Sometimes it seems that demand impacting our lumber business is excessively influenced by seasonal factors. Tell that to members of the Pacific Northwest Christmas Tree Association.
‘Tis the season when the Christmas tree legitimately snares all the attention. We learn that the 2014 Grand Champion Christmas Tree crowned by the Pacific Northwest Christmas Tree Association came from Northwest Plantations in Washington State. Their Noble fir took the blue ribbon, along with the honour of being chosen as the White House Christmas Tree.
Meanwhile, it’s understandable that the stresses of dealing with late Christmas tree shipments to market can be more disastrous than your average order of dimension lumber. We can only imagine the anxiety caused by recent news of shipments of the Tannenbaum destined for offshore markets reported to be tied up at Northwest ports.
But stories about the Christmas tree business are especially fascinating at this time of year. I like the one posted by Jack Hope some time ago in Mother Earth News, in which he relates his experience of getting into the Christmas tree business:
In April of 1959, when I bought my first 1,000 white spruce seedlings from the New York State Conservation Department for $7.50 and planted them on roughly two acres of my parents’ small, rocky farm in upstate New York, I thought I was planting trees simply for the inherent good of doing so – providing wildlife habitat, preventing soil erosion, assisting God with reforestation. So innocent was my upbringing in Hurleyville, New York, that I had no notion there was such a thing as the Christmas tree business. For in our town, whoever wanted a Christmas tree simply wandered into the woods and cut one. In those days little private land was posted against trespassing. And neither landowners nor tree-cutting Christians ever dreamed of offering or accepting cash money for one of the slim, six-foot balsam firs or white pines that grew in abundance on the fringes of every marsh.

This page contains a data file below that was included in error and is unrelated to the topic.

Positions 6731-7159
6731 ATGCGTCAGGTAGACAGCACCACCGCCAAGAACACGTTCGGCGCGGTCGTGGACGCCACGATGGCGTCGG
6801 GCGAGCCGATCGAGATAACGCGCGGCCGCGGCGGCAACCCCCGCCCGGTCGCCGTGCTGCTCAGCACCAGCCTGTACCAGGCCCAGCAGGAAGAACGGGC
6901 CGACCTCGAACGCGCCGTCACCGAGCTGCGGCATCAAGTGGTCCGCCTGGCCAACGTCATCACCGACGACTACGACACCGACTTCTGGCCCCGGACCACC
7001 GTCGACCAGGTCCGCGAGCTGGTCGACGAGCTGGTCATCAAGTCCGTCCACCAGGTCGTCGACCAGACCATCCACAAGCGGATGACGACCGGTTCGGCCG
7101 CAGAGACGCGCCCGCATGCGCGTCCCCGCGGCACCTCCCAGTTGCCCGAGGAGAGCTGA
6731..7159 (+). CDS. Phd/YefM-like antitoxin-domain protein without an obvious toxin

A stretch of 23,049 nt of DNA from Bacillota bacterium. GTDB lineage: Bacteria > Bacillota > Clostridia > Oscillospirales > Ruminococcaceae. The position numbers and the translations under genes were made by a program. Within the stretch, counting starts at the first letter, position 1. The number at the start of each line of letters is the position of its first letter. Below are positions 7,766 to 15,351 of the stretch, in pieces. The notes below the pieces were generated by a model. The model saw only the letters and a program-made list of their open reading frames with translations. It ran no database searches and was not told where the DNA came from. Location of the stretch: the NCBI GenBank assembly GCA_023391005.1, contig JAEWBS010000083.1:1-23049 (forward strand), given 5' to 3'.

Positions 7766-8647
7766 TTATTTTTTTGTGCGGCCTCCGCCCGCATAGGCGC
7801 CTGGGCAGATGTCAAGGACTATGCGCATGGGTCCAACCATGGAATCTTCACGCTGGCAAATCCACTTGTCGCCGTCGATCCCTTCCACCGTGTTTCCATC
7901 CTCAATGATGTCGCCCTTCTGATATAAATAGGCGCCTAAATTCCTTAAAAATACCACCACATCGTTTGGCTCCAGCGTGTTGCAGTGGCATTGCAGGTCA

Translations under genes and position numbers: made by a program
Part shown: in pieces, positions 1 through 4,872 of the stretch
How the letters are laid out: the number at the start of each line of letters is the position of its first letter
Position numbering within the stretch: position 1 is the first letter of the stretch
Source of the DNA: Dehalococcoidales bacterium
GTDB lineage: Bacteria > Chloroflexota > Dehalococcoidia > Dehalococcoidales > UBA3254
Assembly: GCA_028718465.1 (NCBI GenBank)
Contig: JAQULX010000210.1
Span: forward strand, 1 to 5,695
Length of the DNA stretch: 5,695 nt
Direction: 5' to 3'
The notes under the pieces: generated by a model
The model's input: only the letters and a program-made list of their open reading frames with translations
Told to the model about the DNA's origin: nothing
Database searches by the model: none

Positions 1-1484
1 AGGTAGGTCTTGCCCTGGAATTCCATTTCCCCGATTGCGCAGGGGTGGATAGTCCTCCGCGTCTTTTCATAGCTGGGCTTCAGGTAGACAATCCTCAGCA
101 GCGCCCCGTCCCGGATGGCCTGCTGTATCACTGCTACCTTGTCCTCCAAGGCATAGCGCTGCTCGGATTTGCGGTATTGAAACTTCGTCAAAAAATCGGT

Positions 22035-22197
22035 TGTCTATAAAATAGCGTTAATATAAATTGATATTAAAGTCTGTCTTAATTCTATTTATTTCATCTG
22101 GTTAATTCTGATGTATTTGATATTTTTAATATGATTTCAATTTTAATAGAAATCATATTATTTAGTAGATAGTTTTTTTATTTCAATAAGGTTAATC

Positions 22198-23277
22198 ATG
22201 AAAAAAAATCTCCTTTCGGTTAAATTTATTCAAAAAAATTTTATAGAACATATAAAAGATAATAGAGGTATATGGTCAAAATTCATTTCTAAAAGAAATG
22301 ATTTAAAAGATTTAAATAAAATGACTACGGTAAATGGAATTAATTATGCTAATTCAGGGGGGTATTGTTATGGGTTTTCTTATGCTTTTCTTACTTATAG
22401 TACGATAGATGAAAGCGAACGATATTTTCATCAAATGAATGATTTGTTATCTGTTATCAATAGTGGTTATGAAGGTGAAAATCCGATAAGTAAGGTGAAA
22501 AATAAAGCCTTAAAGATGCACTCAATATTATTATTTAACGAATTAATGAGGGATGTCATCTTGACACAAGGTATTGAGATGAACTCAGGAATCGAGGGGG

But a mere decade after my first planting (I subsequently put in another 5,000 spruces, firs and Scotch pines), my 1959 trees had grown to five and seven and even nine feet tall and were starting to shade and crowd one another. My plantation needed thinning. Coincidentally – since by then I had moved into New York City to take a job – I discovered that late each November, hundreds of Christmas tree merchants descended upon the city bearing thousands of evergreens, parking their tractor-trailers along Broadway and bribing the appropriate police precinct, all to street-peddle six-foot Christmas trees to bustling and eager New Yorkers: Trees just like mine, selling for $10 to $15 apiece! I realized I was sitting atop a gold mine.
(Read more here)